Clean Up or Throw Away: Should I Update or Delete Old Content?

Search engines love fresh content, but they also reward content that has age and backlinks. So, is it better for SEO to delete or update old content?

[et_pb_section bb_built=”1″ _builder_version=”3.0.76″ custom_padding=”0px|0px|54px|0px”][et_pb_row custom_padding=”0px|0px|27px|0px” _builder_version=”3.0.92″][et_pb_column type=”4_4″][et_pb_text _builder_version=”3.15″ header_2_font=”|700|||||||” header_2_text_color=”#0a0505″ header_3_text_color=”#0a0505″ custom_padding=”20px|||” header_2_font_size_last_edited=”on|tablet”]

Should You Delete or Update Old Blog Posts?

Ranking well in search results is vital to boosting traffic and attracting new customers. Outdated content might still be getting traffic, but if the content is irrelevant or obsolete, then the bounce rate is going to increase and have a negative impact on SEO.

So, one of the best ways to boost SEO on an old website, or to at least keep that site from losing traffic, is to make sure that the blog offers up-to-date information. But there are two search engine ranking factors that seem to be at odds with each other here: content age and relevancy.

Old posts tend to rank higher than brand new ones, but old content also becomes outdated and loses traffic at some point. So, should businesses delete old posts and replace them with fresh content? Or should they keep the old URL along with its backlinks and simply rewrite the content to keep it updated?

When to Update Old Content

When deciding whether to update or delete those old posts, the primary concern should be serving the customer while maintaining or improving traffic. If there are good backlinks pointing to the URL and the topic is still relevant to customers — even though the information is no longer accurate — then it should be updated with fresh info.

When to Delete Old Content

When the topic itself is no longer relevant to customers and will likely never be searched for again, then the old blog post should be deleted. It has become dead weight and will drag the site down.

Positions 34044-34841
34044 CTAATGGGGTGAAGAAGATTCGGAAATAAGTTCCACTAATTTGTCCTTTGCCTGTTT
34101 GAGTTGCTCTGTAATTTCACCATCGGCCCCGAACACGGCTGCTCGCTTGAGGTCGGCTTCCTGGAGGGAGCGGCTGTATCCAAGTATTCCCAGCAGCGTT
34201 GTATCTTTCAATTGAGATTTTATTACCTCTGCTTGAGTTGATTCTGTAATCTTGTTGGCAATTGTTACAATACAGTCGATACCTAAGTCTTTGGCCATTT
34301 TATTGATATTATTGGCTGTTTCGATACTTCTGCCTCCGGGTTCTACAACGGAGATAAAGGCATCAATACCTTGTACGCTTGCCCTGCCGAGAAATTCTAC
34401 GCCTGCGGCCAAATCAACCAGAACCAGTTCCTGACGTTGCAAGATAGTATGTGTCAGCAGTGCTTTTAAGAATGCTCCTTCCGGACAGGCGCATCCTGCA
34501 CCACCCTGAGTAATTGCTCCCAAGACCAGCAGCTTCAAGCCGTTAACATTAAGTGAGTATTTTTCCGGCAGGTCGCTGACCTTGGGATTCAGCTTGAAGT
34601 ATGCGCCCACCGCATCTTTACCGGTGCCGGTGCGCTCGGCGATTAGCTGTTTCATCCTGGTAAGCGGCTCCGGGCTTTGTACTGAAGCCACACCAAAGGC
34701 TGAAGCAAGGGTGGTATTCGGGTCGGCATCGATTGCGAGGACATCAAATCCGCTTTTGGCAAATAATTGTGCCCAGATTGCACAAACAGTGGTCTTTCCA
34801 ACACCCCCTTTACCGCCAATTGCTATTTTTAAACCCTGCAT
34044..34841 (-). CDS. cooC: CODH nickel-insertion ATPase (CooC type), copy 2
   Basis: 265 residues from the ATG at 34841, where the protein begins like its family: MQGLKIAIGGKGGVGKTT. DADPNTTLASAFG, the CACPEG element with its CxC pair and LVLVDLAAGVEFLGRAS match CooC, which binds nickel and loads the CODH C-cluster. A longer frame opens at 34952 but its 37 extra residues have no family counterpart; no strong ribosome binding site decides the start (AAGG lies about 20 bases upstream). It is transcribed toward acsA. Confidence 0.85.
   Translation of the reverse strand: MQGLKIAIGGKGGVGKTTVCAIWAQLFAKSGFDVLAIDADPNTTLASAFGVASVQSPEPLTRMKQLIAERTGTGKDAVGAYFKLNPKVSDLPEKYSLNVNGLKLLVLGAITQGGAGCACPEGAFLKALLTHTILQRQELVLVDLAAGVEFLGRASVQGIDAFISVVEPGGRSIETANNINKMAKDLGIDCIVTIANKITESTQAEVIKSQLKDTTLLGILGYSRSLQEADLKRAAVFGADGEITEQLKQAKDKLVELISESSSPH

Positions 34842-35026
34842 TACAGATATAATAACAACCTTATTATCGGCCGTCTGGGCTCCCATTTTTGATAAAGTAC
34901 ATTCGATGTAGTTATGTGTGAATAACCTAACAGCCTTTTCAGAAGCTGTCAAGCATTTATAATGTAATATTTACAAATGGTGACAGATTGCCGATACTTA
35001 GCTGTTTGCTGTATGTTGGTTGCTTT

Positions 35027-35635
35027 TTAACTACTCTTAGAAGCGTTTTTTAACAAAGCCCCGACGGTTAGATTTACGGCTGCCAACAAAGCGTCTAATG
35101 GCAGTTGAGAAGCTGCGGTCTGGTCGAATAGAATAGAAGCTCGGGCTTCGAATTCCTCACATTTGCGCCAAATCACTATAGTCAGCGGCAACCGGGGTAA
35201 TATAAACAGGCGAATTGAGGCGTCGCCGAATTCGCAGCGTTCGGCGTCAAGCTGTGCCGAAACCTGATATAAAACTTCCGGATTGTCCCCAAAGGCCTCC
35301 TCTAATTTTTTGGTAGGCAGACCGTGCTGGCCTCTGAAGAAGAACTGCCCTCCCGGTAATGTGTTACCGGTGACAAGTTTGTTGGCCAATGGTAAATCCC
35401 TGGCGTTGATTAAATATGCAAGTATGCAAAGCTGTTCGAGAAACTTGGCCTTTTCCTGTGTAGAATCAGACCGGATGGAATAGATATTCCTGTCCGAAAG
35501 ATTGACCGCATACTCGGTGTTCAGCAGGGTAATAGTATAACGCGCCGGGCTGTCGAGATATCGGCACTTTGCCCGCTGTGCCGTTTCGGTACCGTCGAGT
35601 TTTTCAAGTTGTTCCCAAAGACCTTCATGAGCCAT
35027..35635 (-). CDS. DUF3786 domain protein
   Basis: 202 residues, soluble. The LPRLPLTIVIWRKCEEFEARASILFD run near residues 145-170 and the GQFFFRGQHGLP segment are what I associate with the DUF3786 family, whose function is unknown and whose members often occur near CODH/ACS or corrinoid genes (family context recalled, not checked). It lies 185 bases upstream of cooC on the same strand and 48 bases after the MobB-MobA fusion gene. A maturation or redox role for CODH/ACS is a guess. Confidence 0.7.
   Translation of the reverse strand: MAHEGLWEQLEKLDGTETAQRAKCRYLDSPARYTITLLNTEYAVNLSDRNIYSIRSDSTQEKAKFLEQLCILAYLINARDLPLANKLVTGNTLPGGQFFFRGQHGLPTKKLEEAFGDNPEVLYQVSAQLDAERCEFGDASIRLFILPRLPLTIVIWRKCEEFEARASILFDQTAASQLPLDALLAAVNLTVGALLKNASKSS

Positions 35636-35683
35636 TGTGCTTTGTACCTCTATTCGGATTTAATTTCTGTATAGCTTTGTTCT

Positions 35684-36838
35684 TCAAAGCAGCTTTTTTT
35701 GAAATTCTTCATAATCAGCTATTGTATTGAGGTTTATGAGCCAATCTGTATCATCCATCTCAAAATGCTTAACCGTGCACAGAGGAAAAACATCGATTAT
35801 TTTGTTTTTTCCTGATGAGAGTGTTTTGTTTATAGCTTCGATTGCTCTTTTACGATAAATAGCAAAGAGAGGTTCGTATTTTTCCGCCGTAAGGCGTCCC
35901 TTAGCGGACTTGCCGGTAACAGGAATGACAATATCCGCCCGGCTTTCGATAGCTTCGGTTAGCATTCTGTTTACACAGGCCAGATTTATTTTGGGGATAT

This might be the case for old product pages, press releases and news updates that no longer offer any value today. Content that is no longer aligned with the company’s current branding and products could also be removed.

A Third Option: 301 Redirect

In some cases, though, a webpage might still get traffic and have great SEO value due to backlinks, but the content itself might be completely irrelevant to the company’s current offerings. When the content offers zero value to current customers yet still has SEO value, a 301 redirect should be used to push that traffic to related pages on the site that might still offer some value and turn a visitor into a potential lead.

When deciding whether to update, delete or redirect old blog content, always keep in mind both the relevancy of the topic for the customer along with the SEO value of the URL.


More Projects






Establish proven processes to create long-term sustainability and streamline growth.

Grow & Scale


Implement practical strategies for sustainable high performance in life, leadership, and business.

Achieve More


Access industry-leading solutions and software to transform your business and increase revenue.

Get Access